With economic uncertainty growing worldwide, Texas is making a move to secure its own finances. The state owns some 5,600 gold bars currently held at an HSBC bank facility in New York City. In June, the Texas legislator passed and governor Greg Abbot signed a bill that mandates the construction of a secure facility in-state to house the bullion, and bring it all back.
When former governor Rick Perry started pushing for the move publicly, speculation started up about the motivation behind it. The Washington Post was among the first out of the gates to speculate that Texas is contemplating secession, and compared the initiative to Germany’s recent request for removal of their state-owned gold from New York.
Other outlets speculated that the move is simply a hedge against coming inflation, designed to keep the state solvent even if other states and businesses collapse under the weight of a sinking dollar.
In truth, the state’s goal may be even more ambitious than that – Texas may be angling to create a currency that competes directly with the dollar.
The author of the bill, state Representative Giovanni Capriglione, spoke frankly about part of his plan. “I would like to see this all come together so we become a commodities hub for the continent,” he said. “I think we’re just perfectly situated.”
Governor Abbot pointed out the unique position Texas was placing itself in when he signed the bill. “With the passage of this bill, the Texas Bullion Depository will become the first state-level facility of its kind in the nation, increasing the security and stability of our gold reserves and keeping taxpayers funds from leaving Texas to pay for fees to store gold in facilities outside our state,” said Abbot.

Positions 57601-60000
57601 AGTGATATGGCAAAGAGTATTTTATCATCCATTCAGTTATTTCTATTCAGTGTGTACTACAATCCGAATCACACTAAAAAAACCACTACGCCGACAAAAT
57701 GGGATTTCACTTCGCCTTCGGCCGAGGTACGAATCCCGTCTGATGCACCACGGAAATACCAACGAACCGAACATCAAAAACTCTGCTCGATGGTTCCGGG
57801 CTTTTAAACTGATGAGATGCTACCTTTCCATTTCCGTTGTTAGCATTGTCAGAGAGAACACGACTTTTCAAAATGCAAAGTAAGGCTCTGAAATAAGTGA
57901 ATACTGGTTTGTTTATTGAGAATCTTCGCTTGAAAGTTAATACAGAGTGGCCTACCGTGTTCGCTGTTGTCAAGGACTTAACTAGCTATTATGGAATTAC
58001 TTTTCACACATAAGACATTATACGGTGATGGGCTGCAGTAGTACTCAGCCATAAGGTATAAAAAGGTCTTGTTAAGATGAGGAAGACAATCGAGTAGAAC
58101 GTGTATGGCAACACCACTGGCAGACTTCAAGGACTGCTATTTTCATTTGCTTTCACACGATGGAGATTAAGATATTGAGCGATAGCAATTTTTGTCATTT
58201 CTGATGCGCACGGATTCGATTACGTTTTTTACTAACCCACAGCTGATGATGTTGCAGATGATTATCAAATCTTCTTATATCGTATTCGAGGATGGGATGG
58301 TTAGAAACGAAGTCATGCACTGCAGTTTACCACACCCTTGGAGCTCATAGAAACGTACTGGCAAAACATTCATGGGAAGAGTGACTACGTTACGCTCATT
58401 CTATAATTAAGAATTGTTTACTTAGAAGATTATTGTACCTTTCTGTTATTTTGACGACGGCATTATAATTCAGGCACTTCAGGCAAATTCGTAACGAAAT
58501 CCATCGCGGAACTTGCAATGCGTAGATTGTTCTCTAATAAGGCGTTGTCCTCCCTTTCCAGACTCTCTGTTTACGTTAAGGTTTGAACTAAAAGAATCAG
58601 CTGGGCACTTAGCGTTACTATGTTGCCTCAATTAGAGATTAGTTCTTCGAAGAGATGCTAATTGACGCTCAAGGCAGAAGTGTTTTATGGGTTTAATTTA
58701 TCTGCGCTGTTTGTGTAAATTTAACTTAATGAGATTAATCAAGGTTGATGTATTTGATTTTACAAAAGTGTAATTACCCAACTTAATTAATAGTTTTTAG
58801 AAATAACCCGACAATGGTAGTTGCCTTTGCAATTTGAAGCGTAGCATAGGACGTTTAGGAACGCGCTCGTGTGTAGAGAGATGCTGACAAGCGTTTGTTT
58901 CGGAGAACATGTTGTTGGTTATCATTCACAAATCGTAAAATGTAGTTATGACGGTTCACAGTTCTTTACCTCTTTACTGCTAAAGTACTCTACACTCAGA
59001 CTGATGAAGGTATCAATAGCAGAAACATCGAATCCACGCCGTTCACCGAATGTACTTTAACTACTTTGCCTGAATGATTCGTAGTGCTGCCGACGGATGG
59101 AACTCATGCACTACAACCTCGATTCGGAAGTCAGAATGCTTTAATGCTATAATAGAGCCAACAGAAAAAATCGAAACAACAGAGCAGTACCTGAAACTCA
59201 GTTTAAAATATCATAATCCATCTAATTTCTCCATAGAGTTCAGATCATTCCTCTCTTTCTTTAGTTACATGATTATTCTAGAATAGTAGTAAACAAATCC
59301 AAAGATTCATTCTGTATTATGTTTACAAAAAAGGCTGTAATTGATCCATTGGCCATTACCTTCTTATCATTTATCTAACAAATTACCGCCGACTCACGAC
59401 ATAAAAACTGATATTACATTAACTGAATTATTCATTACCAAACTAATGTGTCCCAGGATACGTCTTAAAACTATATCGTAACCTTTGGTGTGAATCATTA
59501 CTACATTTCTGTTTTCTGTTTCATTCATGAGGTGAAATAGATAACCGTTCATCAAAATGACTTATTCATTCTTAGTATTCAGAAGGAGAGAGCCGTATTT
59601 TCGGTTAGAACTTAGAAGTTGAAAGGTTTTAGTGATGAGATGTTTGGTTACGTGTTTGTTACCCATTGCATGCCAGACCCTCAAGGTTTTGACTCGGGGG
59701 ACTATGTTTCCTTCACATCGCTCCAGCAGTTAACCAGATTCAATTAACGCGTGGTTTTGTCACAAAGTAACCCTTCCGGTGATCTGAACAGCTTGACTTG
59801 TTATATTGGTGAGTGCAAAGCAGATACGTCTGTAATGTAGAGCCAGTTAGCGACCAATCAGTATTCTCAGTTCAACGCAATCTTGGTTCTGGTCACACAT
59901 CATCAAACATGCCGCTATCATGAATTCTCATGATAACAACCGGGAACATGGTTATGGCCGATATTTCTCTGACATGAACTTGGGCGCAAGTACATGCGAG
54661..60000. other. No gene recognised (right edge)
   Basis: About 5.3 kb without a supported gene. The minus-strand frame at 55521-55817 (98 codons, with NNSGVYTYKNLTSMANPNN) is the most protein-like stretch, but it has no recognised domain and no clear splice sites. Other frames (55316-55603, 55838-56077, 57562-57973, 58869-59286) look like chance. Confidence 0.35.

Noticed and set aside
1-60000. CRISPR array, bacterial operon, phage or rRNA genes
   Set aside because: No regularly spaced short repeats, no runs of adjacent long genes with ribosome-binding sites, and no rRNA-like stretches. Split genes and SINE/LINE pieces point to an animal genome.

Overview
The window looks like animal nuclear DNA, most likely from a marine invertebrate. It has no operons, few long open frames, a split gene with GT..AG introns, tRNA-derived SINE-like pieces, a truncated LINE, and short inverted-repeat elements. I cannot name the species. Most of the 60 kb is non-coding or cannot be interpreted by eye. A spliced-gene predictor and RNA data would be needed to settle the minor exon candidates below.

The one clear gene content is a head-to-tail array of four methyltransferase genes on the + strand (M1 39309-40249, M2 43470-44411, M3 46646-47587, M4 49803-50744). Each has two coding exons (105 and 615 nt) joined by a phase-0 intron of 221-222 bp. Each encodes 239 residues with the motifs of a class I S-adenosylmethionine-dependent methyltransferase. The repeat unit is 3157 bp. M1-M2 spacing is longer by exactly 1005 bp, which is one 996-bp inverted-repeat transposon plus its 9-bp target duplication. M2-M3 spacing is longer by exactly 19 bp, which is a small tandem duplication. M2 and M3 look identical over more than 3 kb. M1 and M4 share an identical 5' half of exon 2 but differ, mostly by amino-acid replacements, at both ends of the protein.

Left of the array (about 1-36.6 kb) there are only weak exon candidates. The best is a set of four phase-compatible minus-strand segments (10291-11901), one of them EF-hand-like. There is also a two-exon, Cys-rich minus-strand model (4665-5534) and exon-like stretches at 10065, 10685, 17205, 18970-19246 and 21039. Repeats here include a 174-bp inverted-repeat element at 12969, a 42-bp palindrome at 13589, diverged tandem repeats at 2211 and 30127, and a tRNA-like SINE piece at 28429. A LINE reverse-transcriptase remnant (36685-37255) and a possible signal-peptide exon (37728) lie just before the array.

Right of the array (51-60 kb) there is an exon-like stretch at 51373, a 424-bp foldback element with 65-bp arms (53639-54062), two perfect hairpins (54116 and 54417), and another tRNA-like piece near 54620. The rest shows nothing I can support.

The other part of the plan is to allow depositors of precious metals and other commodities write checks against the value of their deposits. Texas has always been uncomfortable with Fiat money, as the state’s repeated election of End The Fed author Ron Paul to congress demonstrate. In that light, the creation of a hard, commoditized currency in Texas makes perfect sense.
In a strong signal that the state does in fact intend to compete with the Federal Reserve’s currency, the bill included strong language to protect the depositors’ interests. It states that no “governmental or quasi-governmental authority other than an authority of [Texas]” can take, regulate, move, or confiscate the commodities.
There are still logistical hurdles to overcome. The state has to determine a spot for the depository, and find a company to run it. In order to boost investor confidence, Texas also intends to have its facility certified by the Chicago Mercantile Exchange, COMEX. State officials also expressed hope that one of the larger existing banks will sign on to help facilitate the system.
If everything goes as planned, Texas will offer greatly expanded liquidity to people with large amounts of precious metals, and the state’s “don’t mess with Texas” image will attract investors away from other options for their commodity storage.
That should be good news for the state’s economy.